During the initial visit, each study participant was assigned to one of the arms and an initial (pre-treatment) tissue sample from the wound bed; a blood specimen for basic biochemical measurements was also collected. Change of the NPWT dressing was performed 3–5 days later. Finally, at day 8 ± 1, the second (post-treatment) wound tissue samples were taken. In the control arm, the samples were taken on the same days (0 and 8 ± 1). Clinical data were compiled from available medical records.

The study protocol was approved by the Jagiellonian University Bioethical Committee and was in accordance with the Declaration of Helsinki. Patients’ written informed consent was obtained prior to inclusion.

Patients’ baseline characteristics analysis

Statistical analysis was performed using Statistica Software v. 12.0 (StatSoft, Tulsa, OK, USA). A p value of < 0.05 was considered significant. Parametric t tests, nonparametric U tests and Chi-square tests were performed to describe baseline clinical characteristic of the study groups. Wound area was measured using MOWA Mobile Wound Analyzer (Healthpath, Italy) application.

Gene expression quantification

After collection, tissue samples were placed in an RNAlater solution (Ambion, Foster City, CA, USA). Total RNA was extracted using the Maxwell instrument (Promega, Madison, WI, USA). RNA quality was determined with Tape Station (Agilent, Santa Clara, CA, USA) and its quantity with Quantus (Promega, Madison, WI, USA). Reverse transcription (first- and second-strand synthesis), followed by in vitro production of biotin–aRNA was performed using Target NanoAmp Labelling Kit (Epicenter, Madison, WI, USA). After purification, 750 ng of aRNA was hybridized to an Illumina Human HT-12v4 chip (Illumina, San Diego, CA, USA) according to the manufacturer’s protocol. Arrays were scanned on the HiScan scanner (Illumina, San Diego, CA, USA).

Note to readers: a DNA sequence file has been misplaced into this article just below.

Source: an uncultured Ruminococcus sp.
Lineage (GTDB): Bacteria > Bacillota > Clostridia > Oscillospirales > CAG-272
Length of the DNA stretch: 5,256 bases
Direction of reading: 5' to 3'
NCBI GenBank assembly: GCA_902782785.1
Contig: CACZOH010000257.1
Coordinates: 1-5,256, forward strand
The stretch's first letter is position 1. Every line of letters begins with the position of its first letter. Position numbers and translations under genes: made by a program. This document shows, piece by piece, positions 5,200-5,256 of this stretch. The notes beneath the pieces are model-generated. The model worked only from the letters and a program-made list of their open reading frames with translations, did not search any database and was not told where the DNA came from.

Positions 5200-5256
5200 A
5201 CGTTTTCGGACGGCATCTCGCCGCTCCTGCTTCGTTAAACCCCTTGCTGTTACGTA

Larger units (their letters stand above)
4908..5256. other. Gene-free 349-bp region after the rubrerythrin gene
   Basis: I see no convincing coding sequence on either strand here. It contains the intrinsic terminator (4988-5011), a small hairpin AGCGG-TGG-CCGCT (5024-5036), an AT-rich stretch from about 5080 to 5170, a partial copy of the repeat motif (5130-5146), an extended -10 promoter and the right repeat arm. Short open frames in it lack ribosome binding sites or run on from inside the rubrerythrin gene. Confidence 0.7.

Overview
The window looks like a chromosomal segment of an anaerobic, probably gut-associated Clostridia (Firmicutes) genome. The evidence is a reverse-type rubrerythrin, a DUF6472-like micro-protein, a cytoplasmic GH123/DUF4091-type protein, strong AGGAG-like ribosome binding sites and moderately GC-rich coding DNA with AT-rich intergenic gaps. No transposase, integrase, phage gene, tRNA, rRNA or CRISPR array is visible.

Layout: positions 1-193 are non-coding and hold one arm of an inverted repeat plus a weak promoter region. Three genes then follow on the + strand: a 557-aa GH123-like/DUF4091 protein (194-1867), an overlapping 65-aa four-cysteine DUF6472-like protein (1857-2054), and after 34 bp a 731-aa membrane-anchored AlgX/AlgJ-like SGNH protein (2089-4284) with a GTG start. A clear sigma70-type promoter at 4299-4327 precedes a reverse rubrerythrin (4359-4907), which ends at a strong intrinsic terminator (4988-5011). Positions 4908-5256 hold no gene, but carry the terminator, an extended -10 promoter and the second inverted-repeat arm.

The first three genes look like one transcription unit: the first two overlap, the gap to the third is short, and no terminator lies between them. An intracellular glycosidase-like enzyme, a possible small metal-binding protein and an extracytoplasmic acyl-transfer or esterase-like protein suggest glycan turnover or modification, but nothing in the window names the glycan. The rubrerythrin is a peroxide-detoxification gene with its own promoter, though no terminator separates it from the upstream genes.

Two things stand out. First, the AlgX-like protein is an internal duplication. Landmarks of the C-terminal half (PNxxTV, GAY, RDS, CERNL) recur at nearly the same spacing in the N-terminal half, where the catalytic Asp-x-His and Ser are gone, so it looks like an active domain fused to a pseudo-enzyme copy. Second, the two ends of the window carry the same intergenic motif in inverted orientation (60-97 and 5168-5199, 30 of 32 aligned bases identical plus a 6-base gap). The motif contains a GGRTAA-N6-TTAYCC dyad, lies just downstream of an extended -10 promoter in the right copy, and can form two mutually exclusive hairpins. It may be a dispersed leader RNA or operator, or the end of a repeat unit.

Differential expression analysis

For normalization, filtration, as well as testing of differential expression, we applied the standard approach based on ‘beadarray’, ‘lumi’ and ‘limma’ packages in R. In short, data were uploaded in the .IDAT format, low-quality probes and samples were removed, and background correction and log2 transformation with quantile normalization were applied. We analyzed the following linear modes:

  1. 1.

    expression ~ 1 + treatment_status + treatment_status:study_arm;

     
  2. 2.

    expression ~ 1 + study_arm + study_arm:treatment_status.

     

The first mode was used to estimate the effect of treatment (regardless of study arm) and the post-treatment contrast between the study arms, whereas the second model was used to estimate the arm-specific effect and the contrast between pre- and post-treatment expressions in each study arm separately. The Benjamini–Hochberg correction was applied. Co-expression analyses in GTEx data were done using two R packages: ‘mglR’ and ‘psych’. We used the Pearson product-moment correlation coefficient and the Benjamini–Hochberg correction.